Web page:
Honing your production skills before releasing music

For music producers, specifically those interested in releasing music, gratification is one of the most complex topics to address. From the moment you complete your first track, it becomes all about showing it to people to see how they react and to get feedback. As you progress with producing, more of your tracks will start to feel like they are release- worthy. But the real question we have to ask is not if they are release-worthy, but are they timeless?

When you start making music and don’t have the concepts or skills honed enough to do it in a streamlined manner, it’s inevitable that you’ll find yourself “hating” the tracks you make; spending so much time on them means you will dislike them by the time they are “done”. I’m of the opinion that most tracks are never 100% complete—every time you work on a project you’ll notice more details that you feel you can fix and this can turn into a never-ending spiral.

For me personally, my road has been an interesting one—the first tracks I ever made were sent to labels and eventually released, but every time I visit Beatport (or other platforms) are and listen to those tracks, I ask myself if they are what I want people to think about when they hear my artistic name. Each release comes with a technical improvement, and the process is noticeable, but…what if those tracks were never released? 

On the upside, I guarantee 100% that if it were not for those tracks and releases, I wouldn’t have been able to connect with so many people around the genre and network into making contacts—this proved very useful and worthy in the long-run. On the downside, every musician wishes to have his/her very best out there, as it’s our business card, it’s what people will remember the most when they talk about you.

I read the other day about an artist who practiced and honed his skills for seven years straight without even considering releasing a track before that, as he felt his music was not up to the standards that he wanted to put out in the world. So, what then, is the correct road? If I could do it all over again, I would most definitely not have released the first and most technically lacking tracks I ever made. It’s all very personal, but if you can, I would follow that artist’s advice—it removes the stress of wanting to sound in a specific manner for a specific label, and you’ll find your own sound in a more creative way. Make music for the sake of it, not because you have a deadline. Deadlines will come in the future, I can guarantee it.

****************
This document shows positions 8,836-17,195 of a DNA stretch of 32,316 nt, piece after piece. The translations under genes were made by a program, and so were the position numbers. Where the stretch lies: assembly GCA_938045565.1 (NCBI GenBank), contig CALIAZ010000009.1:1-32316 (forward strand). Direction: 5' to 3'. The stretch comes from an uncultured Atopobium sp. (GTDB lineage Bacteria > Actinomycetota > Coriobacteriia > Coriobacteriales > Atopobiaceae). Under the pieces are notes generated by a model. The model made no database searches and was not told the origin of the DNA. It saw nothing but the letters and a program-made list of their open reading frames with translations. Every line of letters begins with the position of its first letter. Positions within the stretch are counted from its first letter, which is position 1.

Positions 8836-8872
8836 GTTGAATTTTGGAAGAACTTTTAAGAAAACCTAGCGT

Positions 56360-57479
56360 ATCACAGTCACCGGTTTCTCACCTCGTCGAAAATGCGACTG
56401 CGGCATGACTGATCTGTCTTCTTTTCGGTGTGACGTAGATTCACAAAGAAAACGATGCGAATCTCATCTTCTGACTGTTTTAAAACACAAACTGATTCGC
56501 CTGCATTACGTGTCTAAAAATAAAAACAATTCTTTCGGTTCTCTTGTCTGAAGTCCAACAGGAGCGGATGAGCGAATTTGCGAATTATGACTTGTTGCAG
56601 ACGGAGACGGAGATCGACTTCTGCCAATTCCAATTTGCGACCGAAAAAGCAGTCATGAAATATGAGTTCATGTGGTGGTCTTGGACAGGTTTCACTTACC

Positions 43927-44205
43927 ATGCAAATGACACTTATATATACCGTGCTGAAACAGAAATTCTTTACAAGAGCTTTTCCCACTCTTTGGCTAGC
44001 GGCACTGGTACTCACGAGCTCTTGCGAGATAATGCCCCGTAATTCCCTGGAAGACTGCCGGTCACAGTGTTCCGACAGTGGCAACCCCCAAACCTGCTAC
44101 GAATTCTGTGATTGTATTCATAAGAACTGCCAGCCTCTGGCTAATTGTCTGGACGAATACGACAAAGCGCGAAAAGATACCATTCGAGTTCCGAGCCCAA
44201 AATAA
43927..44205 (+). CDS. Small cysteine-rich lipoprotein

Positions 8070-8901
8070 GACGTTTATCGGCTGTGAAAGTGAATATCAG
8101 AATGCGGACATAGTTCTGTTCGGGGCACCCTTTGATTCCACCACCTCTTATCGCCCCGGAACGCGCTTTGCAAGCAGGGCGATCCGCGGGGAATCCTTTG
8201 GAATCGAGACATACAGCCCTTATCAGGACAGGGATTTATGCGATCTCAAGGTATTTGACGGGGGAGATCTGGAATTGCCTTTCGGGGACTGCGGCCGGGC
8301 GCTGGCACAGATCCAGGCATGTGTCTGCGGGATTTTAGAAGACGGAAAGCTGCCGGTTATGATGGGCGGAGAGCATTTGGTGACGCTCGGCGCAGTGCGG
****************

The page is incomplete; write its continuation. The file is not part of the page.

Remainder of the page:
My honest conclusion is that with production—same as any skill—you have to put in the hours of work and have the patience to accept that it will be slow. As one of my teachers once told me, there is no shortcut to training your ears. Having some perspective now and a short career of 5 years in music production, I believe our best tools are groups like the coaching corner we all know and love; in groups like these you can show your music to the world, get focused feedback, and continue to improve and grow as an artist around like-minded people without it being too permanent.

The key is knowing and accepting that you will always be able to do better. There’s no rush and you will eventually be thankful for having waited to have your very best out there. On the other hand if you don’t want to wait, make sure you have some feedback from artists you know have a deep technical background as they will give you the best tips to improve your tracks.

SEE ALSO : Taking breaks from music-making

Using MIDI controllers in the studio

People often say that MIDI controllers are mostly for performing live, but they can also be your studio’s most useful tool. My advice to people who want to invest in gear—especially those who aren’t happy working only on a computer and dream of having tons of synths (modular and such)—is to start with investing in a controller first.

There are multiple ways to use MIDI controllers; let me share some of my favourite techniques with you and give you advice to easily replicate them.

Controllers for performing in studio